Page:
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What's the Song That Clock Chimes Play?

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Readers Meg, Wayne, and Rajiv all wrote in to ask about the tune that clock chimes typically play. What’s it called? Where did it come from? How’d it get so popular? Here’s the story.

In 1793, a new clock was installed at St Mary the Great, the University Church of the University of Cambridge. Rev. Dr. Joseph Jowett, the Regius Professor of Civil Law, was asked to compose a chime. With the help of Dr. John Randall, a professor of music, and an undergraduate student named William Crotch, he wrote a melody reportedly based on a movement from George Frideric Handel’s oratorio Messiah.

The chime was dubbed “Jowett’s Jig” by Cambridge students and later became known as “The Cambridge Chimes.” The melody was copied by the men who installed the new clock and bells at the Palace of Westminster in the mid-1800s. (The clock, bells, and sometimes even the clock tower are commonly collectively known as “Big Ben,” though the nickname originally referred to just the 13½-ton hour bell, named for engineer Benjamin Hall, who oversaw its installation). From then on, the tune has been known as “The Westminster Chimes” or “Westminster Quarters.”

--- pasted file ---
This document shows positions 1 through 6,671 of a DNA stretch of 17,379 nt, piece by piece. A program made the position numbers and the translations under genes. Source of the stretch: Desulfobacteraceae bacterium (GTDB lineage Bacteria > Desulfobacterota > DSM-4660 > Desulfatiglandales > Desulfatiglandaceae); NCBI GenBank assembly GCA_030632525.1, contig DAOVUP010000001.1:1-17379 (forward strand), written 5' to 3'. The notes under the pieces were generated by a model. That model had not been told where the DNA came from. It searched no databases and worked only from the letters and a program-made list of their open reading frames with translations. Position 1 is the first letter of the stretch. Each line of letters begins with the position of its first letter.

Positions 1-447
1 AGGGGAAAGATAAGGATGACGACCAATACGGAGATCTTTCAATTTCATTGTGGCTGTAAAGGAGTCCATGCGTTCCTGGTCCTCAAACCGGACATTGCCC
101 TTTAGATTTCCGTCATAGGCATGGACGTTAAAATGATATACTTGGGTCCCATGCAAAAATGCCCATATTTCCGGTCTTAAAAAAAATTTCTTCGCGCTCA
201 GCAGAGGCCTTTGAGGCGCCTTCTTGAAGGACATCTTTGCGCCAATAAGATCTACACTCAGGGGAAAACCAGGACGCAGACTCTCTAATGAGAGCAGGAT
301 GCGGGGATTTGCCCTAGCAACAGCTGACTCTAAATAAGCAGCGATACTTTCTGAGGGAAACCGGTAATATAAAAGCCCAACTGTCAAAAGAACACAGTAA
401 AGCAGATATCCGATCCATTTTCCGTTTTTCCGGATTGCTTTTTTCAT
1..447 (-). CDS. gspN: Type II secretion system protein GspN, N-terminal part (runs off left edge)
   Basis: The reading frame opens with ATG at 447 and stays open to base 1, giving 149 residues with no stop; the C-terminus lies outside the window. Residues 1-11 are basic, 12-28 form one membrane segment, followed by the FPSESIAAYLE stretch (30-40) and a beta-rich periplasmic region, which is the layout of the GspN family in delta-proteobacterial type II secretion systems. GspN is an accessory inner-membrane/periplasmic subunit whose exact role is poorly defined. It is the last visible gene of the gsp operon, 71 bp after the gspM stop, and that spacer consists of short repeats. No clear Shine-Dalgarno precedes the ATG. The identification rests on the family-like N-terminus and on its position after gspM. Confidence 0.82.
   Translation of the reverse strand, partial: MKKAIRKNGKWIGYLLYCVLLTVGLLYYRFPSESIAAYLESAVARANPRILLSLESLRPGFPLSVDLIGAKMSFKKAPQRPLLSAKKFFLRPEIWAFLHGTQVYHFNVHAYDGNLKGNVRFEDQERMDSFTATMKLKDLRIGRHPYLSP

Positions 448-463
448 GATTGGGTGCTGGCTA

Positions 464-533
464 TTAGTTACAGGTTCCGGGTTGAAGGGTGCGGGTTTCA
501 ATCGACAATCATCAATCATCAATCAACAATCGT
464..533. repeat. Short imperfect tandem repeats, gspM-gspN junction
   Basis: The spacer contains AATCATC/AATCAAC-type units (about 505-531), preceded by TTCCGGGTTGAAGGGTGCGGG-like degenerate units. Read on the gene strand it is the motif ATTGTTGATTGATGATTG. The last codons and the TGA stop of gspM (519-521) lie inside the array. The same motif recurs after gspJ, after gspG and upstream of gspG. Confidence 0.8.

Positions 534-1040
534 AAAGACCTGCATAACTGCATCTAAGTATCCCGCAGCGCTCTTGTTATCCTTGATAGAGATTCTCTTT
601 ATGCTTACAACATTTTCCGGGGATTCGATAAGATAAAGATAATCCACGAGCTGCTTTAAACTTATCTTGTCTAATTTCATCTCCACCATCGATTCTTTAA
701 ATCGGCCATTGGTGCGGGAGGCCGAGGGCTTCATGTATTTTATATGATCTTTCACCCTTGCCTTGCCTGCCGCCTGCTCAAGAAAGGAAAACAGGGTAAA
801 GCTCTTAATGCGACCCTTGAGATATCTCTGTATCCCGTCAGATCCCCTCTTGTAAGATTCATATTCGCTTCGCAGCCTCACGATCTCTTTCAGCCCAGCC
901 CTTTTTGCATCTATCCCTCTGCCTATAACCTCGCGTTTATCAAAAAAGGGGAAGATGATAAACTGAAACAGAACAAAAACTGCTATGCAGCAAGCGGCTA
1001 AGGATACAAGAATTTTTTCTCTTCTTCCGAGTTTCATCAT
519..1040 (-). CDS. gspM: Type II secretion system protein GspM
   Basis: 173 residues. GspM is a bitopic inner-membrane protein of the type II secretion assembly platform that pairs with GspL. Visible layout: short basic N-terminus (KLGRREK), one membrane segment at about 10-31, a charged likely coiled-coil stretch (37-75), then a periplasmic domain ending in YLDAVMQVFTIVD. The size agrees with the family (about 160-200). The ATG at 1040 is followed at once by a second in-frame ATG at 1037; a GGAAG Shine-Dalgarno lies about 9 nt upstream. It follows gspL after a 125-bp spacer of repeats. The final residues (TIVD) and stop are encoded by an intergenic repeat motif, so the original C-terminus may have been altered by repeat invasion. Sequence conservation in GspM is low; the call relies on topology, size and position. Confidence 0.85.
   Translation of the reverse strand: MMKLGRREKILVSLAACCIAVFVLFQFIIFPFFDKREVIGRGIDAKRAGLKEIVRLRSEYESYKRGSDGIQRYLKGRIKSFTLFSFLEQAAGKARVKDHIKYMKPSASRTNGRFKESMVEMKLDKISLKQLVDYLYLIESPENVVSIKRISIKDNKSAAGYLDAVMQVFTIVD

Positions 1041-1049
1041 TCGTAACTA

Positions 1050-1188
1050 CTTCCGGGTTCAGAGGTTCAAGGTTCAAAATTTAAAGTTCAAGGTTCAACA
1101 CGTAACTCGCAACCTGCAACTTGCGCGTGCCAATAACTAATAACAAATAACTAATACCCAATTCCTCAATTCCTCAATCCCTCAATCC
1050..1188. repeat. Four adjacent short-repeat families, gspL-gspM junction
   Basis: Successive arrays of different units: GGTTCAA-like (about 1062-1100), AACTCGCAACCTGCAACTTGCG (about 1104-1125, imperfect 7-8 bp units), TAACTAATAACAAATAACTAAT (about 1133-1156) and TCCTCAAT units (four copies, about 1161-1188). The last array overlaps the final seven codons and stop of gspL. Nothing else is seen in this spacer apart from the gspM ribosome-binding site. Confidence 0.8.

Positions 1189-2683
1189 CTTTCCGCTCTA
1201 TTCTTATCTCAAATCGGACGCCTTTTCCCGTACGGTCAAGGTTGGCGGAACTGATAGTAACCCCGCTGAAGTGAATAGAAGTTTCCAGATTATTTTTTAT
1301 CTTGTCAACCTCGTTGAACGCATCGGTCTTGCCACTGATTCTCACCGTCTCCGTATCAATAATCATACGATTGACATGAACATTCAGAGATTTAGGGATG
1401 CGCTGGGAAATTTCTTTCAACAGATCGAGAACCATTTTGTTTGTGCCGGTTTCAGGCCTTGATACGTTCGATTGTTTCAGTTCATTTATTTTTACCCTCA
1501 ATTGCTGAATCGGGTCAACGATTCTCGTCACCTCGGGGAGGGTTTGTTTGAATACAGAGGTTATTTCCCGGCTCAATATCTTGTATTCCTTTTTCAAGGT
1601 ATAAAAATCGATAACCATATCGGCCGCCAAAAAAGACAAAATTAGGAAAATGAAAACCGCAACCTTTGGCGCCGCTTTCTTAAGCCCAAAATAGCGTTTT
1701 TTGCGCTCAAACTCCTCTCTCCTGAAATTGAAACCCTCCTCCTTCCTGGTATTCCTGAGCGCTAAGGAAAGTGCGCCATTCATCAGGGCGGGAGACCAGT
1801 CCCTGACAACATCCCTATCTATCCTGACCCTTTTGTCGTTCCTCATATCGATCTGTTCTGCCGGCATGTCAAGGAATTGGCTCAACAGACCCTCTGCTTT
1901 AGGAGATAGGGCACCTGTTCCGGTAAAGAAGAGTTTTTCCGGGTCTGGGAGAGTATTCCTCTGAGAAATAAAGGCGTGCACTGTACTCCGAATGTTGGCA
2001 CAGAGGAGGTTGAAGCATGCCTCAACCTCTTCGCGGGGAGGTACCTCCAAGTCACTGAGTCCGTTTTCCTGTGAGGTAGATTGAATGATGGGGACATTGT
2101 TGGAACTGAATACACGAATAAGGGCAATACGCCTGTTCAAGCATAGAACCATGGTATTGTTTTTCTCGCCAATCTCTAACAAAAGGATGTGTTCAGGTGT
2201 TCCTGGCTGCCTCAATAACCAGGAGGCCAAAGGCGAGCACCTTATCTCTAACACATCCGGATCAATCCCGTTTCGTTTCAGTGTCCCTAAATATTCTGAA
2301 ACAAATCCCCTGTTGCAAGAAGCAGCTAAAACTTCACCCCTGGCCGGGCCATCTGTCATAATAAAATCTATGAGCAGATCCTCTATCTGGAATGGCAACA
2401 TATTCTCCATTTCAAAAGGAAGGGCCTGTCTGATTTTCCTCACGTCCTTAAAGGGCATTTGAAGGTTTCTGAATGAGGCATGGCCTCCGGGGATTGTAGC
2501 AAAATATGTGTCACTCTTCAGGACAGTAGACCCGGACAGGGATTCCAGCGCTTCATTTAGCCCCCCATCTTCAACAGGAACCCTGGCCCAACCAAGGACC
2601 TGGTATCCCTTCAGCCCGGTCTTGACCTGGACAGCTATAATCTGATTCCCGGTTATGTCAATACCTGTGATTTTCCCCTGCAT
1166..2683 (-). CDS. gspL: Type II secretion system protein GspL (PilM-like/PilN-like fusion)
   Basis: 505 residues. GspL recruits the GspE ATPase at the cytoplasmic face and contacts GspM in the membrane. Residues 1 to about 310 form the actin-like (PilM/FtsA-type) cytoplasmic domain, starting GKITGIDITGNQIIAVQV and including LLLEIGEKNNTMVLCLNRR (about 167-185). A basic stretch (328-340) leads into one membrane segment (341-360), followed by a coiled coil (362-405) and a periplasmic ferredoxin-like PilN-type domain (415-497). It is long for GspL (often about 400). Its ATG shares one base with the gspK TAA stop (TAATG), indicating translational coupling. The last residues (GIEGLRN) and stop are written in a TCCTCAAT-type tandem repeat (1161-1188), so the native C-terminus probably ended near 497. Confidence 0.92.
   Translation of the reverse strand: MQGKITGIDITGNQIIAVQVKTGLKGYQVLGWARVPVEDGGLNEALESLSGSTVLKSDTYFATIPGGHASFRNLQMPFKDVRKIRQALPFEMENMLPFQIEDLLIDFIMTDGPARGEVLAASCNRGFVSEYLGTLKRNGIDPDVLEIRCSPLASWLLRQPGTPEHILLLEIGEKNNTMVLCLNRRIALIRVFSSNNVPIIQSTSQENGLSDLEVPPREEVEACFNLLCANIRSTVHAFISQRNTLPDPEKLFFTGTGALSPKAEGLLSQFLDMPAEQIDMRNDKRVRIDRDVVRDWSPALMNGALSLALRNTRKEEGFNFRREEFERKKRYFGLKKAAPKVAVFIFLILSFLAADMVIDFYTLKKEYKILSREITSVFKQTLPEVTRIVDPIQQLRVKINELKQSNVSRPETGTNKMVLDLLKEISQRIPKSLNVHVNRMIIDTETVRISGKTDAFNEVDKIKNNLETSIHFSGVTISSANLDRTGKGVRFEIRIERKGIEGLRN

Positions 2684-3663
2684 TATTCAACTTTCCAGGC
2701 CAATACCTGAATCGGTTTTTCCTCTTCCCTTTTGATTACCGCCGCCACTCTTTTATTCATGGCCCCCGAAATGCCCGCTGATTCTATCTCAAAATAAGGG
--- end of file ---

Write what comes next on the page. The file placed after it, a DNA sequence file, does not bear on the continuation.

Edmund Beckett Denison, who designed the movement mechanism for the Westminster clock, said of the chimes:

"The repetition of four ding dongs can give no musical pleasure. The case is different with the Cambridge and Westminster quarter chimes on four bells, and the chime at the hour is the most complete and pleasing of all. It is singular that these beautiful chimes had been heard by thousands of men scattered all over England for 70 years before anyone thought of copying them, but since they were introduced in the Great Westminster Clock, on a much larger scale and with a slight difference in the intervals, they have been copied very extensively, and are already almost as numerous as the old-fashioned ding dong quarters."

The tune's prominence at the famous clock tower led to it being copied for small and large clocks worldwide (plus doorbells and school bells), to the point where it might be the only tune people think of when clock chimes are mentioned. Daniel Harrison, a music theorist and Chairman of the Department of Music at Yale University, writes that the tune's popularity also “certainly owes much to the attractive melodic sequence, but perhaps more to sentimental associations of British imperial pomp and circumstance, reinforced by the use of [the Quarters] by the BBC World Service for many years to preface the top-of-the-hour world news report.”

Is there something that you've always wondered? Email your questions to askmatt@mentalfloss.com.

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